Stuffing Sausage into Casings

Stuffing the sausage mixture into the casings takes a small amount of practice.

At first, you will have a tendency to under-fill or under-fill and the links will not be filled evenly and you may not leave enough extra casing to tie the sausage off.

If you are not happy with the way the sausage was stuffed, it is O.K. to remove the sausage from the casing and start over. The casing will be reusable unless you over-fill it to the point the casing ruptures.

If a casing does rupture, while you are on a roll, you can simply pinch the sausage and twist it off  below the break and tie it at that point. Return any spilled mixture back to the stuffer or the grinder and start a new length of sausage.

  • Prepare the sausage stuffer or electric grinder by feeding a length of the casings over the stuffer attachment. Some lubricate the attachment with vegetable oil, but I’ve never found it necessary. Note: if using an electric grinder to stuff the casings, you can use the large grind plate because you have already ground the meat to size.
  • Start stuffing the sausage mixture into the casings. I like to stuff the entire length at one time if I can, but it’s O.K. to stuff one or two feet at a time, especially on your first attempt. This is your sausage. Start by pulling off 4 – 6 inches so you have room to tie an overhand knot after you stuff some sausage and then remove the air from the end of the casing. Don’t worry if it isn’t perfect, even your ugliest looking sausage will taste great. When your first sausage ruptures, you will be disappointed, but it will still taste great. When the casing ruptures of when the sausage is a large as you want, pinch off the sausage and pull off another 4 – 6 inches and cut with a knife. You can also tie off short pieces with butcher’s twine if you don’t have room for an overhand knot.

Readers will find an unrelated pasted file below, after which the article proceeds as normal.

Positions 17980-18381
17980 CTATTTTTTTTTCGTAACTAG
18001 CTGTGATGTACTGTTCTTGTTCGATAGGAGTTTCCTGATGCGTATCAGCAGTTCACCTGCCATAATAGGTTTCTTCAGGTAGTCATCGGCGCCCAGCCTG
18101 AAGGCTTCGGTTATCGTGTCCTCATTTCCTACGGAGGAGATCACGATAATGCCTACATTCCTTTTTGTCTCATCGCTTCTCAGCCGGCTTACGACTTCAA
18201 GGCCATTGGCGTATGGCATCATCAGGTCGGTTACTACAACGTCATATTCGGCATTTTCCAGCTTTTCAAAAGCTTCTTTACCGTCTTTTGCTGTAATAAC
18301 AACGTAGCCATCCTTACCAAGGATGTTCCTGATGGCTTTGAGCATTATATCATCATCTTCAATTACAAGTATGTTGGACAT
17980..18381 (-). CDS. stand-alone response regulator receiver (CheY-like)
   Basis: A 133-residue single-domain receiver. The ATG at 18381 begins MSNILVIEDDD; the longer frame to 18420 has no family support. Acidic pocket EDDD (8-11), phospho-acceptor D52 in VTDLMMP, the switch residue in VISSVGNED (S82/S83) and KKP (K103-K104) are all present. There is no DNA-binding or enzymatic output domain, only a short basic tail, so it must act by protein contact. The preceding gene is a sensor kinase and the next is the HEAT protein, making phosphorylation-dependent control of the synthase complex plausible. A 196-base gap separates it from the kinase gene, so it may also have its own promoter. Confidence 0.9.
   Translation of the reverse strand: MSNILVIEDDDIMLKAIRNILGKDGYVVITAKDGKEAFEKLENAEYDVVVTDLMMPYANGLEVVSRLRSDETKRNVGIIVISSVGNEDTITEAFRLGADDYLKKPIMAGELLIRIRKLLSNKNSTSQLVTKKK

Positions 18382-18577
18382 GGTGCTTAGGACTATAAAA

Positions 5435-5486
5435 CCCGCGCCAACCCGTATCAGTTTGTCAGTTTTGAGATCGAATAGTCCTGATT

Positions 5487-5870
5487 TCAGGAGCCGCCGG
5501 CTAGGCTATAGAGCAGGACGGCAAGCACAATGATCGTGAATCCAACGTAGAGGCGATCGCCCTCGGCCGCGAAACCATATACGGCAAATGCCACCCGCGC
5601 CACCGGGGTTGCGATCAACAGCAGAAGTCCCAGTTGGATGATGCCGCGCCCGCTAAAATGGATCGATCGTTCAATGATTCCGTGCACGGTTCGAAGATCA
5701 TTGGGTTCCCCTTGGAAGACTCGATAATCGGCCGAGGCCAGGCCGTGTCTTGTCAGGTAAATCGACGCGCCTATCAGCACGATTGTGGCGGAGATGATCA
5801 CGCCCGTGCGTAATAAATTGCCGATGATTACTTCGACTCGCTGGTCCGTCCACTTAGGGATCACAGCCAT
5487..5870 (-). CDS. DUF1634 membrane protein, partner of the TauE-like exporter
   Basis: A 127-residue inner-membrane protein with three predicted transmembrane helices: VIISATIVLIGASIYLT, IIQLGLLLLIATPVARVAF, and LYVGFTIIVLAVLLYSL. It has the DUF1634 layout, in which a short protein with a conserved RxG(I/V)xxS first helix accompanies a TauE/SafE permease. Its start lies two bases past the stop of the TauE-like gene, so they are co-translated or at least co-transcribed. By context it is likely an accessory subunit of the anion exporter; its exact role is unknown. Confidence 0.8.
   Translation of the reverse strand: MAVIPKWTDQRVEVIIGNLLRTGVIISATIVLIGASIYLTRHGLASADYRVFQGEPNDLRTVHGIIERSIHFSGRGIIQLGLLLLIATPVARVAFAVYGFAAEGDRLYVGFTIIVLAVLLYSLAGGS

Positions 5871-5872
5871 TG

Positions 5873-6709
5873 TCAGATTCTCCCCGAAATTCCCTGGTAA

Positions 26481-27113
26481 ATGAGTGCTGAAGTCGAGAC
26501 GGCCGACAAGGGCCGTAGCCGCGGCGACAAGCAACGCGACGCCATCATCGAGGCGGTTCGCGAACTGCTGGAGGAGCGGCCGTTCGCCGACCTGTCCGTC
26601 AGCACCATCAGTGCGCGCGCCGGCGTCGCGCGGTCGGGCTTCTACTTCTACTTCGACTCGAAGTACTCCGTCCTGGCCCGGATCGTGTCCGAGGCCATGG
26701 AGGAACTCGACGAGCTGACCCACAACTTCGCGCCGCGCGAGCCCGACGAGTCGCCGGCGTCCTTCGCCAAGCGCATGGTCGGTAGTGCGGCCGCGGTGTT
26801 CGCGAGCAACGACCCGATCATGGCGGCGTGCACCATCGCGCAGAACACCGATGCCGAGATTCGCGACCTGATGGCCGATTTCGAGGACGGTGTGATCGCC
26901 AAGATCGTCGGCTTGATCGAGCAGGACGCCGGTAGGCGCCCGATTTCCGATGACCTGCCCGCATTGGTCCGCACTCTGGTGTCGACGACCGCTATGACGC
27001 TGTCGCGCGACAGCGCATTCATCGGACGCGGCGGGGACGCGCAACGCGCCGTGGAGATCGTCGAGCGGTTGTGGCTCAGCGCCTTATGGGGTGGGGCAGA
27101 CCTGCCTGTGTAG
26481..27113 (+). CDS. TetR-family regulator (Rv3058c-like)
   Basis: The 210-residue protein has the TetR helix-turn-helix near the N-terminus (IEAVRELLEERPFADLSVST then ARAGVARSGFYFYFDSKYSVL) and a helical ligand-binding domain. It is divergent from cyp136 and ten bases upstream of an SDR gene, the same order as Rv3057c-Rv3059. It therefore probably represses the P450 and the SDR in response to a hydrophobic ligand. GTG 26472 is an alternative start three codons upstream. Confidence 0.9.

• After the sausages are stuffed, check the links for air pockets. For short sausages, you can probably “milk” the air out the end of the sausage. For long sausages, you will have to prick them with a needle (sterilized of course – heat with match or on stove burner until glows).
  • Hang the sausages in a cool place to dry. Smoke will not adhere to wet sausages, so they need to dry on the outside. If the place where you plan to hang the sausages is warmer than 40°F, don’t leave them more than an hour. Otherwise, you can let them dry in the refrigerator overnight.
smoked elk sausage links hanging in a smoker

Photo 3. Smoked elk sausage links hanging in the smoker

Smoking Elk Sausages

I removed the racks from our smoker (10 year old Masterbuilt) and replaced them with three green sticks that fit tightly between the walls and hung the sticks above the slots for the upper rack (Photo 3).

I wanted room for all the sausage links to hang without touching the walls or racks. You can smoke sausages on the racks, but I wanted to try hanging them.

We used cherry wood for the smoke this batch, but have used everything from hickory and pecan, to peach, mesquite and alder to smoke sausages in the past.

The main thing to remember about smoking sausages is to start smoking with a temperature about 160 – 165°F (71-74°C) with the goal of achieving an internal sausage temperature of 152°F (67°C), which will take between 4 – 6 hours.